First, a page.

A Boston band that almost made it—or that almost had a shot at making it.

Started in the early 80s by a Wesleyan grad named Seth Tiven and a fellow Beantown rocker, Kirk Swan, they were favorites in the college-radio circuit, lauded for mutating power-pop riffs and tight harmonies into tough-mother alt that was surgically snapped into place with a tight rhythm section, punchy drums always making their way to the top of the mix. They landed somewhere between Mission of Burma's angsty gloom and R.E.M.'s polo-neck zesty folk.

As their star was rising and bigger, more far-reaching exposure seemed likely, due to the critical and commercial promise of their third LP, One for the Country, they encountered legal troubles of a rather unusual nature, killing their mojo and momentum.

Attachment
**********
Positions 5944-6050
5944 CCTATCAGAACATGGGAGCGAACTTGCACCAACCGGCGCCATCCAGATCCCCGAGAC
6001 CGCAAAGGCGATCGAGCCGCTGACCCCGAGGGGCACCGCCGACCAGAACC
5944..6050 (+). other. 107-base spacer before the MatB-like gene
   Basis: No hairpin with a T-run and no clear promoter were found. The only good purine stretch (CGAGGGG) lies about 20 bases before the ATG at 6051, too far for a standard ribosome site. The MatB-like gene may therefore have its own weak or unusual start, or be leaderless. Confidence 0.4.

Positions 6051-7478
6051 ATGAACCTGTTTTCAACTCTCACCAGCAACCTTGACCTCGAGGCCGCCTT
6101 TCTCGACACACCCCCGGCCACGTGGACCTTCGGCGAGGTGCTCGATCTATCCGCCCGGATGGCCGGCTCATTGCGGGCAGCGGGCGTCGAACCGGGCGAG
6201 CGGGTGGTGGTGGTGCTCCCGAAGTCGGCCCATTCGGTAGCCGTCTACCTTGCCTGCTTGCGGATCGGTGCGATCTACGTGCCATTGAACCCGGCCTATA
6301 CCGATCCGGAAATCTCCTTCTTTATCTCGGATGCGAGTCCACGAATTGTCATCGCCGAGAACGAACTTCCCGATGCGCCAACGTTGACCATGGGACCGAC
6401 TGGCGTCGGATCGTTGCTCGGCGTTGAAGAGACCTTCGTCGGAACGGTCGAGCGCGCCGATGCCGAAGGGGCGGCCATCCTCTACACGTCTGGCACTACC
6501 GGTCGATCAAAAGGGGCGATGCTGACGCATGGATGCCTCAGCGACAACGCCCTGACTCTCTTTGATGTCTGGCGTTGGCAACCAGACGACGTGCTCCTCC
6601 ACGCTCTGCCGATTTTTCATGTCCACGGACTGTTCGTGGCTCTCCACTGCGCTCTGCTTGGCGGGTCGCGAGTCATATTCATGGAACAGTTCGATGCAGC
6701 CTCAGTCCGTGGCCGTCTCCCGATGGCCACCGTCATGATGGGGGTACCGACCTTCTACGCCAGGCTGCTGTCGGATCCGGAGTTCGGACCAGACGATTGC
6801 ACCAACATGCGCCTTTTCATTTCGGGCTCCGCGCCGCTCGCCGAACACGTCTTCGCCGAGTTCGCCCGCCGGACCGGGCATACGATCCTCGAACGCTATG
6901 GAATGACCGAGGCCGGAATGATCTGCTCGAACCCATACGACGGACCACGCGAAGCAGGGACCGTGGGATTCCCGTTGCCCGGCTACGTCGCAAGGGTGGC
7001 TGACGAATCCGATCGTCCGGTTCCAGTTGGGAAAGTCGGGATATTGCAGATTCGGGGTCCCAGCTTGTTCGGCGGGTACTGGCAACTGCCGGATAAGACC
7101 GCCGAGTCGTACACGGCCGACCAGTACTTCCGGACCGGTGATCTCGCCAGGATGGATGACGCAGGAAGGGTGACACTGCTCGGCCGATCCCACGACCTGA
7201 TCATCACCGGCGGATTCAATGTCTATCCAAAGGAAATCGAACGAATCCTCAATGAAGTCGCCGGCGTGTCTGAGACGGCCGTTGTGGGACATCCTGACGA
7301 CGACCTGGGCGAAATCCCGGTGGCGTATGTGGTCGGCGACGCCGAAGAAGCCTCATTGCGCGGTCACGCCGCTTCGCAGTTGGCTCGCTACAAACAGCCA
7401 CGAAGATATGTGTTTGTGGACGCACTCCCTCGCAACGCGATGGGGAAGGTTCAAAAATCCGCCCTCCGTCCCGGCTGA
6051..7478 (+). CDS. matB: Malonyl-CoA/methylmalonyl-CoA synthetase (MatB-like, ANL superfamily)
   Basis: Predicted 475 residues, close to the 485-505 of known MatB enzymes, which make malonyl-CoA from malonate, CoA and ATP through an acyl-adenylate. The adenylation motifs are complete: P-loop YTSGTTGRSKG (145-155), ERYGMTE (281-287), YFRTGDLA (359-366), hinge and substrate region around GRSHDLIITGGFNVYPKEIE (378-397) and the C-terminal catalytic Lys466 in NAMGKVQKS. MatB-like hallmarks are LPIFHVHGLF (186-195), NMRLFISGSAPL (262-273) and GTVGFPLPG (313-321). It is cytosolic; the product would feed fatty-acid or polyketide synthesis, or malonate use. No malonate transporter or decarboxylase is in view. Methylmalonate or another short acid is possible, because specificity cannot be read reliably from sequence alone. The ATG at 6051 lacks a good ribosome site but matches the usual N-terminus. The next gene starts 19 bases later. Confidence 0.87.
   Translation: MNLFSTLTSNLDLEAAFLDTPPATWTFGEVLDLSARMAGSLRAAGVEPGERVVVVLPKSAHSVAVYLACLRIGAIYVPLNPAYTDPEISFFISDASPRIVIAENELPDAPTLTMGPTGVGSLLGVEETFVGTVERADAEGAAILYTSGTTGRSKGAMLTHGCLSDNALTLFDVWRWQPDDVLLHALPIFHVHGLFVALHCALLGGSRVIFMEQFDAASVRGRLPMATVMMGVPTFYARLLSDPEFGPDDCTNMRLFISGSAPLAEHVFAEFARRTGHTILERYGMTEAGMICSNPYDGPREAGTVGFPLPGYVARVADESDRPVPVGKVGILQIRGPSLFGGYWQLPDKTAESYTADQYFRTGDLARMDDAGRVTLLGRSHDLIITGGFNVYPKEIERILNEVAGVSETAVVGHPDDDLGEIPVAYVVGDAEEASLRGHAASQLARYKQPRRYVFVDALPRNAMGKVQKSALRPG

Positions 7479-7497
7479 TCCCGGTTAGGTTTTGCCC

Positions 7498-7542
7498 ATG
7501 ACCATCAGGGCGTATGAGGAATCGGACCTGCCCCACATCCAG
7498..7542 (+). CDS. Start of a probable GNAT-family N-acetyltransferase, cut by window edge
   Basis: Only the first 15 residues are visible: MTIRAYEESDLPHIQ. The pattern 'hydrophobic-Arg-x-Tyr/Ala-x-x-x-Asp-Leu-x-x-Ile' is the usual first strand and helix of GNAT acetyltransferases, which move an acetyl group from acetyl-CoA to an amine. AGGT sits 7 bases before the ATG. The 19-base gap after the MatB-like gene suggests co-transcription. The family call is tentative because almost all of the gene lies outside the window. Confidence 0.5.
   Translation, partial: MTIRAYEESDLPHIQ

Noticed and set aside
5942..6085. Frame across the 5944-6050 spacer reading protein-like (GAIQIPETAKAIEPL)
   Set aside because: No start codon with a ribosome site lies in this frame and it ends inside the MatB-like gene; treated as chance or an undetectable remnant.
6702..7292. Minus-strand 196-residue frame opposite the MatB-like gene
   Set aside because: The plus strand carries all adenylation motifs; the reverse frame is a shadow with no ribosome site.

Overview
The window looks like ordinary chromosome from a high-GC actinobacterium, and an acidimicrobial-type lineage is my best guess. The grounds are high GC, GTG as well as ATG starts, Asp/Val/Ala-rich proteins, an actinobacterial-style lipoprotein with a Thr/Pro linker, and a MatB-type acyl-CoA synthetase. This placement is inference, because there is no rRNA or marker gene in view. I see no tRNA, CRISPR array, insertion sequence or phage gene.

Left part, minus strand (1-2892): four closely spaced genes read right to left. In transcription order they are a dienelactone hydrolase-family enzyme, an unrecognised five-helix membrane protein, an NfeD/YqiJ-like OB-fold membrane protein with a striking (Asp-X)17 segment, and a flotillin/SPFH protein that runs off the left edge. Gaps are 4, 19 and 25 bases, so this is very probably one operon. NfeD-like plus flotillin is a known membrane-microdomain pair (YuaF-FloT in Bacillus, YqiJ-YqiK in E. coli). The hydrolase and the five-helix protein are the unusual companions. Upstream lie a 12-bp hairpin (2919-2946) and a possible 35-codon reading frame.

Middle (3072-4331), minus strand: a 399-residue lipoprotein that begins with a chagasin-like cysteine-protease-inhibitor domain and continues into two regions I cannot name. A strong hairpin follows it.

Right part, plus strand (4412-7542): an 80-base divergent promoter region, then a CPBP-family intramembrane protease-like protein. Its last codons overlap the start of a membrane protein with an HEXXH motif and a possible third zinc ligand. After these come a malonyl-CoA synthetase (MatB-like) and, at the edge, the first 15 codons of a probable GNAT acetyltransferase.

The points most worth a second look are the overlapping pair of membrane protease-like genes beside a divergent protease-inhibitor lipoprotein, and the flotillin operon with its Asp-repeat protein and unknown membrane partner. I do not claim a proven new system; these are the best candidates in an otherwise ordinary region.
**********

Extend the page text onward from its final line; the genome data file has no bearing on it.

In short, their label, Big Time, was in such financial trouble that checks were bouncing, and they failed to renew the band's contract prior to its expiration. In a greasy maneuver, they attempted to sell it to Phonogram. When Dumptruck got wind of this, their lawyer attempted to negotiate directly with Phonogram, and this led to Big Time suing Dumptruck for breach of contract, demanding five million in damages and threatening Phonogram with a lawsuit for "tortious interference." As you might expect, this put the kibosh on all further negotiations, leaving Dumptruck effectively unable to release music. In the end, the band received a default judgment against Big Time, but the harm had already been done. They officially dissolved in '91.